While the original writers probably had a first person experience of what they were talking about that conformed to the basic laws of physics, all the baggage that has been attached because of misunderstanding has obscured the real knowledge to the point of fantasy.
Mushtaq Ali

Then I had some experiences, then I read a book.

Last summer I was working quite intensively on my backbending. I have a very stiff upper back, caused by … whatever. Rock climbing, desk job, unresolved emotional issues … it doesn’t matter. I have it. And when I started seriously trying to stop having it, one of the things that happened after a few weeks was that I started to feel little sharp tingles, like tiny electric shocks, between my shoulder blades. I put this down to nerve endings starting to get signals in places where nothing had moved for years, or something like that. Until one warm summer afternoon when I had just finished working on my backbends on the hill in my local park, and I got a huge jolt right in the mula bandha.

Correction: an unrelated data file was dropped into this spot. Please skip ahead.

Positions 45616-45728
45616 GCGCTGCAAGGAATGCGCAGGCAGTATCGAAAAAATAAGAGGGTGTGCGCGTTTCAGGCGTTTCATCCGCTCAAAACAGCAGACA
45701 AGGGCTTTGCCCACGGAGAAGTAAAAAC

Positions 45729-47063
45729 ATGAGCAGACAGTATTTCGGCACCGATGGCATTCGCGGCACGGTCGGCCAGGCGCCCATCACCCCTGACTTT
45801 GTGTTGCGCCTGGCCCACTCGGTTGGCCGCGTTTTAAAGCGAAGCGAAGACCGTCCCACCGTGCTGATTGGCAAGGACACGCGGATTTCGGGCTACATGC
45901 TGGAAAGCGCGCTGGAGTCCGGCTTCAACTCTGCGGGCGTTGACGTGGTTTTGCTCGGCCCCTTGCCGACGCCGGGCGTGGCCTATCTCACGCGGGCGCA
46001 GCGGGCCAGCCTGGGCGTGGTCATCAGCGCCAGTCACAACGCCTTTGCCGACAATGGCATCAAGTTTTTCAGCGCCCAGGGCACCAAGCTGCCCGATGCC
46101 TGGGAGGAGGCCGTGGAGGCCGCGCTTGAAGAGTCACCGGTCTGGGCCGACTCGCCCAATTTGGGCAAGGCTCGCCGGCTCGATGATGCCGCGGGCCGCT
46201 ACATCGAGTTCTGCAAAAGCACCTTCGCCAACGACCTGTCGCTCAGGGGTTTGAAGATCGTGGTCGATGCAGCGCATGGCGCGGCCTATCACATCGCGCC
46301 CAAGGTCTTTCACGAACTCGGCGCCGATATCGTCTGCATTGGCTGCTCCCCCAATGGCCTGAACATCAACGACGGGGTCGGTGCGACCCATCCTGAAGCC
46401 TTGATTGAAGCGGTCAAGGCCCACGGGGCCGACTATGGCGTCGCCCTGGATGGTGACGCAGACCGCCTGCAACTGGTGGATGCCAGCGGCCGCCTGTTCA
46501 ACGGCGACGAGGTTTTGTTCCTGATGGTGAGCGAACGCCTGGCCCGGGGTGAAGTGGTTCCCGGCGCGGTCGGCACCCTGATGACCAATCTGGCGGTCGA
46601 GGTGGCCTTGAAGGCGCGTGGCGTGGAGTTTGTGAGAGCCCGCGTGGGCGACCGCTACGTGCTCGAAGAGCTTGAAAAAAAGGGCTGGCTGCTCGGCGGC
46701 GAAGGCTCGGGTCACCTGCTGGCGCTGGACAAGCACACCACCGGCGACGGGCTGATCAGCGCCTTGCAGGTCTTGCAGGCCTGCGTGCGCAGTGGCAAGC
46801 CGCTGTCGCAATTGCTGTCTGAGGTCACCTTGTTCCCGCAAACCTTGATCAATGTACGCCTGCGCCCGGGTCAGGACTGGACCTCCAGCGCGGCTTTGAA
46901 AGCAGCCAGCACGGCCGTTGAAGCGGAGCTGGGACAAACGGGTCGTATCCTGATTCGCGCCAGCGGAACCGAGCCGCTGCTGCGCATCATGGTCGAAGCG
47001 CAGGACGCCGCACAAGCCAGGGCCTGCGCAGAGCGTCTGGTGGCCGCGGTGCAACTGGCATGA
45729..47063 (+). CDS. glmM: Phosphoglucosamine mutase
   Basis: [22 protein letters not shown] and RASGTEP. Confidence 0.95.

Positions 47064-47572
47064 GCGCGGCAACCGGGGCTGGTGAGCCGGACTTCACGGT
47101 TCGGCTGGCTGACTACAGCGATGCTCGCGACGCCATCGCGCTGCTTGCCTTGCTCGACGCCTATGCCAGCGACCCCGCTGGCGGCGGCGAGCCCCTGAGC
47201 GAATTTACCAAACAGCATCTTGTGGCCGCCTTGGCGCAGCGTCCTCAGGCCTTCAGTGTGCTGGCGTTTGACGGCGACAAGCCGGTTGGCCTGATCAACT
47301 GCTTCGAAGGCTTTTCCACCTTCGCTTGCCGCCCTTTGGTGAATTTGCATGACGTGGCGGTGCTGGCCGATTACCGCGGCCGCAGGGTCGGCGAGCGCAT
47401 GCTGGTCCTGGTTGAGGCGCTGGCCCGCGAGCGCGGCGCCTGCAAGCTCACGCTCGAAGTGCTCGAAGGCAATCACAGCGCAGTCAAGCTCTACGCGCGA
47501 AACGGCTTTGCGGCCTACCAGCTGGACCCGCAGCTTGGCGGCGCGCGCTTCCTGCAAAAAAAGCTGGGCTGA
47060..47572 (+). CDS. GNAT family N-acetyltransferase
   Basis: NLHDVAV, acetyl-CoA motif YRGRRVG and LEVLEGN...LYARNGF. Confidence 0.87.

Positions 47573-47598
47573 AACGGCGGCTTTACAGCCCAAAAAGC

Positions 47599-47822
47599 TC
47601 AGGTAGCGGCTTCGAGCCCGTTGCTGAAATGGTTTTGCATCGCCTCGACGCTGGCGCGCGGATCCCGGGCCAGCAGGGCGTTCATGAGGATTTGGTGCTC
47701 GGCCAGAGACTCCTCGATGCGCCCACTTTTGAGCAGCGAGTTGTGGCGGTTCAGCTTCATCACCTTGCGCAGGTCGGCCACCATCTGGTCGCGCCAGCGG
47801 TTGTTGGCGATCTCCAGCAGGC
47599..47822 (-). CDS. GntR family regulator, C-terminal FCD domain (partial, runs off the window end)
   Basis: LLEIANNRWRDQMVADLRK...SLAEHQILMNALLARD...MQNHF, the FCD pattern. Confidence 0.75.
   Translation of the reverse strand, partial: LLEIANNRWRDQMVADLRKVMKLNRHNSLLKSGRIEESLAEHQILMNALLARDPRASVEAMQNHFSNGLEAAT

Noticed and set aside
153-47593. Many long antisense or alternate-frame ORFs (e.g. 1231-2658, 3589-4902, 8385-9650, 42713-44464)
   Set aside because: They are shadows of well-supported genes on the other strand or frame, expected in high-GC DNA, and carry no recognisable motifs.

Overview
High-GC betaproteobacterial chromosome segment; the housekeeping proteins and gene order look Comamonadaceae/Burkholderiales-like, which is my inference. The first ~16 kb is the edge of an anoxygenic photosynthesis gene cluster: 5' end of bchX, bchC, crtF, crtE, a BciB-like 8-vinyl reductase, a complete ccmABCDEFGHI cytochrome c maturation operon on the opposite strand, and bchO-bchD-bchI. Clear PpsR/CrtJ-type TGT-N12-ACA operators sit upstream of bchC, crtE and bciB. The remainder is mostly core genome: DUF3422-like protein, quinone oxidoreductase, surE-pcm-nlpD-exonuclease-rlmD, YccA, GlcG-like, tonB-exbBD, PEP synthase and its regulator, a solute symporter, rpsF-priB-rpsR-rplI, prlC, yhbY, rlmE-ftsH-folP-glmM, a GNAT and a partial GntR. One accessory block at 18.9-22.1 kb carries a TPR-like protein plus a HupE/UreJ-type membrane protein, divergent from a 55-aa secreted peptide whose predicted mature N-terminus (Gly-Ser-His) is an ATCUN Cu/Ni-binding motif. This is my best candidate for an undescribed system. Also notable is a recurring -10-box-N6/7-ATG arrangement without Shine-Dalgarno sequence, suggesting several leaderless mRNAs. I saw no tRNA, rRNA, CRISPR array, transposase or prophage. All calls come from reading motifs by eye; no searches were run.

That was surprising.

Paul Grilley, about some of whose ideas I am sceptical, nevertheless has an interesting book entitled Yin Yoga. In it he cites the work of Japanese researcher Dr. Hiroshi Motoyama, who believes he has identified electrical currents flowing in the body’s connective tissue, corresponding to the chi meridians of acupuncture. Grilley describes and recommends a slow, relaxed yoga practice with long static holds in postures, that is designed to stretch and realign connective tissue rather than muscle fibres, in order to facilitate the free flow of these currents. (*)